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AU - Lin, Juan

AU - Xue, Xiaonan

AU - Anastos, Kathryn

AU - Cohen, Mardge H.

AU - Gange, Stephen J

AU - Lazar, Jason M.

AU - Liu, Chenglong

AU - Mack, Wendy J.

AU - Tien, Phyllis C.

AU - Tilley, Cathy

AU - Hodis, Howard N.

AU - Landay, Alan L.

AU - Tracy, Russell P.

AU - Kaplan, Robert C.

AU - Hanna, David B.

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N2 - BACKGROUND: Expression of tissue factor (TF) on the surface of activated monocytes may trigger thrombosis, leading to clotting risk, inflammation, and atherosclerosis. TF-positive microparticles (MP-TF) represent a functionally active form of TF that may be promulgated by long-term HIV infection. We hypothesized that greater MP-TF activity is associated with carotid artery plaque in HIV+ women. SETTING: In a case-control study nested within the Women's Interagency HIV Study (WIHS), eligible HIV+ participants underwent B-mode carotid artery ultrasound at 2 study visits occurring 7 years apart. Cases were defined by the presence of at least 1 carotid artery plaque assessed at either visit. Cases were matched 1:2 to controls who were found not to have carotid artery plaques. METHODS: Conditional logistic regression estimated the association of MP-TF activity with the presence of carotid artery plaque, adjusting for demographic and behavioral characteristics, HIV-related factors, cardiometabolic risk factors, and serum inflammation biomarkers (high-sensitivity C-reactive protein, IL-6, sCD14, sCD163, Gal-3, and Gal-3BP). RESULTS: Elevated MP-TF activity (>0.537 pg/mL) was found to be significantly associated with greater odds of plaque (adjusted odds ratio 3.86, 95% confidence interval: 1.06 to 14.07, P = 0.04). The association was attenuated after further adjustment for IL-6 but was unaffected by adjustment for other biomarkers including those denoting monocyte activation. CONCLUSIONS: Our findings suggest a link among HIV infection, innate immune system perturbation, coagulation, and atherosclerosis.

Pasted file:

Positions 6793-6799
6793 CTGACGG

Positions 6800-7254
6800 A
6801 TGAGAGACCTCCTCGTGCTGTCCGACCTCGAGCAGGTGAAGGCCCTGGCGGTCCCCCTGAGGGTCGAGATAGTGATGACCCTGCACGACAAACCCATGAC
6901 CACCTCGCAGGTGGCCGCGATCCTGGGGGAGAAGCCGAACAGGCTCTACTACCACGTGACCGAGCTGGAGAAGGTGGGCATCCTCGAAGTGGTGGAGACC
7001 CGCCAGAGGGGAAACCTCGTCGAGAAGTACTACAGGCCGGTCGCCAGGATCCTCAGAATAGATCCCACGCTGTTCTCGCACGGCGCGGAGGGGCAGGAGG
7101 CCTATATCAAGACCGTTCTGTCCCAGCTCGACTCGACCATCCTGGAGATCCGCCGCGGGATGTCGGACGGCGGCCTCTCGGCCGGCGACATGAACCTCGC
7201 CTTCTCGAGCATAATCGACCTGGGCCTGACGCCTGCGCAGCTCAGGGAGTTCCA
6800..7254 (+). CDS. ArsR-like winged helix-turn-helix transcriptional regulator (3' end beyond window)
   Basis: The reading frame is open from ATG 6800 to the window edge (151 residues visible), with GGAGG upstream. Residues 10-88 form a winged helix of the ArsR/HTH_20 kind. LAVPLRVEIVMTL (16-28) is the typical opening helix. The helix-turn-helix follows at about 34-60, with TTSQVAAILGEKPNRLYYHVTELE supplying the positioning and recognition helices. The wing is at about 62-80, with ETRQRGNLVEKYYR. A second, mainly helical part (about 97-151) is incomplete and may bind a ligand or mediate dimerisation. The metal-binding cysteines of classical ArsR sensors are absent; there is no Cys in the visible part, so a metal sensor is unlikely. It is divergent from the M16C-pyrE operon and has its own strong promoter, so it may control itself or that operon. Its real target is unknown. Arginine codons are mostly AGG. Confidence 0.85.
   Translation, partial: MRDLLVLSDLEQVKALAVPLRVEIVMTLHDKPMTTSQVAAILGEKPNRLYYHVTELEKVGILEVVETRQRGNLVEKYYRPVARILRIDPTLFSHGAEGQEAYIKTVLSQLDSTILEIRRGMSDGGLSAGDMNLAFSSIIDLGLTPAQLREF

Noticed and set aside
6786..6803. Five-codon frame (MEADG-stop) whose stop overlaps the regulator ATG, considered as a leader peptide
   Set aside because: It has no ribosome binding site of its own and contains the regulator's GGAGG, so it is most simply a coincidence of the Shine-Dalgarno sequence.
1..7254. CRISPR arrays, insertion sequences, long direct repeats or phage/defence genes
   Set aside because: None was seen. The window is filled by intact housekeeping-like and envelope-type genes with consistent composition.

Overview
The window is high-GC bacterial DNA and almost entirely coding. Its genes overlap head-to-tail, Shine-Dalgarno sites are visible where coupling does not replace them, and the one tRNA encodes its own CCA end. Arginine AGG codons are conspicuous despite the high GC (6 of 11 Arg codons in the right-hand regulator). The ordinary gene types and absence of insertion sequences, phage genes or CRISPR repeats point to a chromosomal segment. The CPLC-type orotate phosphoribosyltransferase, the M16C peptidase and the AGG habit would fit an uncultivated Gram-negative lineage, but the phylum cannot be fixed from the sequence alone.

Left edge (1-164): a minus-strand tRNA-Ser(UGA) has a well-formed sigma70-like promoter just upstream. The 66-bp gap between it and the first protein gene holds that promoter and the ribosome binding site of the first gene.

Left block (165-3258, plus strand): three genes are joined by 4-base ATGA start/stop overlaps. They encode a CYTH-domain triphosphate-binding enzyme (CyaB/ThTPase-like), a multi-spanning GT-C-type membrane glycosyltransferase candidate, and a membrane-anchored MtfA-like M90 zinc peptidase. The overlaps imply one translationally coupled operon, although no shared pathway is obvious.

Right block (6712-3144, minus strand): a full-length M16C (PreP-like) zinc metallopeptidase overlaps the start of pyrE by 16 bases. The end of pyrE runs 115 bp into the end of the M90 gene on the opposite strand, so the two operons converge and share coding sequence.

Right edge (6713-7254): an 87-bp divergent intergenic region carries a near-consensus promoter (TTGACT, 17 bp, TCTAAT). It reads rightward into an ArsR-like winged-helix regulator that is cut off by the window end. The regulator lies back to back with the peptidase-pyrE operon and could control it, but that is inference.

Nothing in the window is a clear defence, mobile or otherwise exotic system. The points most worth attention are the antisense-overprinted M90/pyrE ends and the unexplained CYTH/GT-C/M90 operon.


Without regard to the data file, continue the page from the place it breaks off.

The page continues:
AB - BACKGROUND: Expression of tissue factor (TF) on the surface of activated monocytes may trigger thrombosis, leading to clotting risk, inflammation, and atherosclerosis. TF-positive microparticles (MP-TF) represent a functionally active form of TF that may be promulgated by long-term HIV infection. We hypothesized that greater MP-TF activity is associated with carotid artery plaque in HIV+ women. SETTING: In a case-control study nested within the Women's Interagency HIV Study (WIHS), eligible HIV+ participants underwent B-mode carotid artery ultrasound at 2 study visits occurring 7 years apart. Cases were defined by the presence of at least 1 carotid artery plaque assessed at either visit. Cases were matched 1:2 to controls who were found not to have carotid artery plaques. METHODS: Conditional logistic regression estimated the association of MP-TF activity with the presence of carotid artery plaque, adjusting for demographic and behavioral characteristics, HIV-related factors, cardiometabolic risk factors, and serum inflammation biomarkers (high-sensitivity C-reactive protein, IL-6, sCD14, sCD163, Gal-3, and Gal-3BP). RESULTS: Elevated MP-TF activity (>0.537 pg/mL) was found to be significantly associated with greater odds of plaque (adjusted odds ratio 3.86, 95% confidence interval: 1.06 to 14.07, P = 0.04). The association was attenuated after further adjustment for IL-6 but was unaffected by adjustment for other biomarkers including those denoting monocyte activation. CONCLUSIONS: Our findings suggest a link among HIV infection, innate immune system perturbation, coagulation, and atherosclerosis.